3 Nov 2011

Reading turn to Squabbling. (Studying Swamps)

Since we're a rather outdoor family, we've been to several swamps already, but never really "studied" the topic through books. So I decided, perhaps it's time we learnt a little more about it. Thus I borrowed this book from the library "Mangroves: The Forgotten Forest between Land and Sea" by Michael Mastaller. 

We began the study by drawing a simple diagram of a swamp, of where swamps are generally found, which is between sea and land. Then we went on to study about the general architecture of mangrove trees focusing on 3 types, Lumnitzera, Xylocarpus, Rhizophora. Then we went on to study roots and finally animals that live in the swamp. 

I began the study excitedly, imagining a lovely time learning and bonding with my children. In my mind, we were going to be a happy family, studying books with great delight and joyous faces, as portrayed in pictures which depict children happily sitting around a reading parent, like this picture below.... 

Alas for me, it didn't turn out as expected, and barely 20 minutes passed, and we began to look more like this.

My children started squabbling. "Mum, she's blocking my view!"  "Mum, she poked me with her legs again, she did it on purpose!" "Mum, she doesn't want to lend me the eraser!" ""Mum, etc etc etc..."

After a while....and several attempts to resolve issues, this mum (muo) gave up.

I left the room and threatened "If YOU DO NOT STOP Squabbling, I shall hereby punish you with 20 pages of MATH!"  The quarrels subsided for 1 minute and then resumed.

Suddenly I had a stroke of genius and suggested instea
"Since you both choose to squabble while I was teaching, this is END of session. You shall both now learn all facts by heart. You shall learn the 3 names of trees, yes, Lumnitzera, Xylocarpus, Rhizophora,  however it is pronounced!!! And...if you BOTH get it, you will be rewarded. if NOT!.....!!"

This was followed by howls and protest from my older girl. "But Mum, I'll never be able to teach Jo these words, it's impossible, difficult..."

Already irritated (I know, not very patient was I), I replied  "If you choose not to do this, you may opt for the easier way out. Come up and redeem a paddle smack on your bottoms for quarreling, and you're off the hook."

This promptly helped them decided that learning the names of the trees was a better option. As I sat upstairs, I heard the older teaching the younger. At times, I heard "familiar threats" coming from her...and *ahem* made mental notes not to repeat those phrases myself. hehe..

Well...after more squabbling and threats from the older as she taught the younger, gradually, I heard them both chanting and singing (lyrics mostly consisting of the words Lumnitzera, Xylocarpus, Rhizophora) haha..., and then there was laughter as they got it. Finally, they rushed excitedly to eaves-dropping-mum upstairs  and passed my quiz with flying colours.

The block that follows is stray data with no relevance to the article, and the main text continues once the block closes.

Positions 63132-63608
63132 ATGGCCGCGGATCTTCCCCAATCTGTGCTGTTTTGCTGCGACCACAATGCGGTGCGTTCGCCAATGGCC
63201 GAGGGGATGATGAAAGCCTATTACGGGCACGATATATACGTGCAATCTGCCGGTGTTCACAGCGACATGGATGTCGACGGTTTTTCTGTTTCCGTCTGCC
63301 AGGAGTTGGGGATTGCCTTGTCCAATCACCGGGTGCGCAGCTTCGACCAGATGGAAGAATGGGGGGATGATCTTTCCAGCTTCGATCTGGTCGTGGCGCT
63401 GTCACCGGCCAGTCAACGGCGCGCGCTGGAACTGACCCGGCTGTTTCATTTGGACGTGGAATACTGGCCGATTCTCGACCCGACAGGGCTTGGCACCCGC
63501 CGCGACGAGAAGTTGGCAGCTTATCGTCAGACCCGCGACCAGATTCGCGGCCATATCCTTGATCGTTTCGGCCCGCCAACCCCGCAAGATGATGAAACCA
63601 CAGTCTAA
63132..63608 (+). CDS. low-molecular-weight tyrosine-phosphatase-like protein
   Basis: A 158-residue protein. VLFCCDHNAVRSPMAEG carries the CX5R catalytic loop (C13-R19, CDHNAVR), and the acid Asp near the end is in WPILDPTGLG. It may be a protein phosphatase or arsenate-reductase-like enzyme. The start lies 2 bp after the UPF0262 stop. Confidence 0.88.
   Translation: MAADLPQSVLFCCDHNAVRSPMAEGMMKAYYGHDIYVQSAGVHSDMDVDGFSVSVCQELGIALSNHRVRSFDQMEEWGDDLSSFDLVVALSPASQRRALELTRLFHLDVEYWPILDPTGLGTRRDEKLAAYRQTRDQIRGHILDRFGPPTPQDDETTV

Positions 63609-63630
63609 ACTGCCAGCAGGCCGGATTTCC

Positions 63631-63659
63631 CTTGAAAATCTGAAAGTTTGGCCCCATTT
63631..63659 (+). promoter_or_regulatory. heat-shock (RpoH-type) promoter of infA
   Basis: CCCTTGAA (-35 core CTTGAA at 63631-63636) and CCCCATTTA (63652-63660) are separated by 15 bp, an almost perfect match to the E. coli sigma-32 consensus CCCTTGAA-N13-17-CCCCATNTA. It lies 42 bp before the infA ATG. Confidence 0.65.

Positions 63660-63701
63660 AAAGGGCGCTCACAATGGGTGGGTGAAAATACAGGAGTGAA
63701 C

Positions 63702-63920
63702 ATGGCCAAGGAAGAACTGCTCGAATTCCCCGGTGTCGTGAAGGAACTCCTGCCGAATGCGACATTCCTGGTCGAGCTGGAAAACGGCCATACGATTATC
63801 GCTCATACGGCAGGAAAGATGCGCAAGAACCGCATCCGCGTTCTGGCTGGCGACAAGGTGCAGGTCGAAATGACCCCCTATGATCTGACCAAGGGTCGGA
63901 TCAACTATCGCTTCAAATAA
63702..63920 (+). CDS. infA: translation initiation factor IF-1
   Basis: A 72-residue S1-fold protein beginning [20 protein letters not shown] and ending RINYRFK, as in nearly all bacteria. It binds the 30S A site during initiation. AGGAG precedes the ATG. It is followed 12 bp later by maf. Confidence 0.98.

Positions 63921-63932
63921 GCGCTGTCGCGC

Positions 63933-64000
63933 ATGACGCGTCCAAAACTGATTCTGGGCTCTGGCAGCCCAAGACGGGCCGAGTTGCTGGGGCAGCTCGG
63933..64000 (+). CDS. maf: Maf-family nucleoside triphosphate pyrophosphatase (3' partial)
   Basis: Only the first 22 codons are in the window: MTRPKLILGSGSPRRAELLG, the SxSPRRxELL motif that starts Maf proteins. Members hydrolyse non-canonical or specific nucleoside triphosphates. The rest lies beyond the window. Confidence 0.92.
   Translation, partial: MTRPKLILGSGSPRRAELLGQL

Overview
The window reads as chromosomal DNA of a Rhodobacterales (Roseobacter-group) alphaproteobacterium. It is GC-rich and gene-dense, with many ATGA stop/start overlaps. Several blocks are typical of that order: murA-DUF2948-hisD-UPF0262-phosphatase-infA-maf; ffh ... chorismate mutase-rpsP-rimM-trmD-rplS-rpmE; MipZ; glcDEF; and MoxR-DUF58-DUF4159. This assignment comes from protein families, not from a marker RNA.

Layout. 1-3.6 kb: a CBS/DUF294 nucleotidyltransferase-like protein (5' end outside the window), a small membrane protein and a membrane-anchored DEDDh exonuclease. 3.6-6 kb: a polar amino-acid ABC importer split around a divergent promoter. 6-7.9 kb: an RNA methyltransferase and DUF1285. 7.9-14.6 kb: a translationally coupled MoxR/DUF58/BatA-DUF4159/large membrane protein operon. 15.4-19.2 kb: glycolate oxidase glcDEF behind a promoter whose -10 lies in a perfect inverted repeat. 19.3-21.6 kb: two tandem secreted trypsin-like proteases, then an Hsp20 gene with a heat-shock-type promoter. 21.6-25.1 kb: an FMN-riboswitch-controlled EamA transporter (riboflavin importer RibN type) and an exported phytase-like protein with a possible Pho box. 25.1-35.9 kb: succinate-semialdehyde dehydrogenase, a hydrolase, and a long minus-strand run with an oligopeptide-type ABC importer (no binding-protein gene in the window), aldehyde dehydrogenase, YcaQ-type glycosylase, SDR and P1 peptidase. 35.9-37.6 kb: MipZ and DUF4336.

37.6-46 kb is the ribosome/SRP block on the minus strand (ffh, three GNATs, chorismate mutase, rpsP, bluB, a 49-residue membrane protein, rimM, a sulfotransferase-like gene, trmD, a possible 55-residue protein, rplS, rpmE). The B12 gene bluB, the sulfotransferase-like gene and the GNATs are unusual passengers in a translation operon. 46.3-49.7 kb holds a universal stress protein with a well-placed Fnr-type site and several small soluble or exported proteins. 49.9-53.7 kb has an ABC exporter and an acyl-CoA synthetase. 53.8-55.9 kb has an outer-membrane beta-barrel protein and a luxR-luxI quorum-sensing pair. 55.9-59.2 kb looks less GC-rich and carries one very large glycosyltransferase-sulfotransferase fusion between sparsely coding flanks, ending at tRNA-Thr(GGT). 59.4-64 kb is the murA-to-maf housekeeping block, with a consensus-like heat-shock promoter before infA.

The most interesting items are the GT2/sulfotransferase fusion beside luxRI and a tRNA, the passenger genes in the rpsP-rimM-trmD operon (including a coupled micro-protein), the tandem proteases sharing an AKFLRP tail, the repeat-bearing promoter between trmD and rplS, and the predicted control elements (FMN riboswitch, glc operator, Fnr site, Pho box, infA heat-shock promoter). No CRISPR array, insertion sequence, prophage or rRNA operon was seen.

Huh..... So that was it today. :)

Before I end here, as we were studying roots, we came across this picture and we read "Strong roots..to survive in adverse conditions" My mind clicked and I said to my children, that's how we need to be, like these roots, strong, clinging deep and tightly to the ground. We need to be strongly grounded in the Word of God, that we will be able to survive no matter how life's wind and storms blow.

(For Part 2, when we visited several places to continue our study of mangrove -click HERE)


Kiddothings said...

Haha! Kids will be kids huh? Well at least, in the end your girls achieved the goal of knowing those 3 types of mangrove trees.

marie said...

I have been the kid in that scene & the parent, it rings so true that your vision is not always the reality. I love that you made them memorize those hard words, naughty kids.

CL said...

thanks for dropping by my blog ...

yes, I always picture myself with 2 kids, just like the one one the picture... wishful thinking... have a great weekend..

Anonymous said...

Some days just don't go as well as planned, do they? And, isn't it funny how awful "those phrases" we use sound when they come out of our kids mouths? Ugh, so many times I tell myself I'm going to have to watch my mouth!

Mini Mocha said...

I love the roots analogy, must remember this when I am frustrated that the boys are staring out the windows into space and taking all day to do a few pages of their work!

Carolyn said...

Haha..I like this post. At least I know I'm not alone. But my eldest is also learning to speak like me. She sounded like me when she's scolding her brother. Scary!

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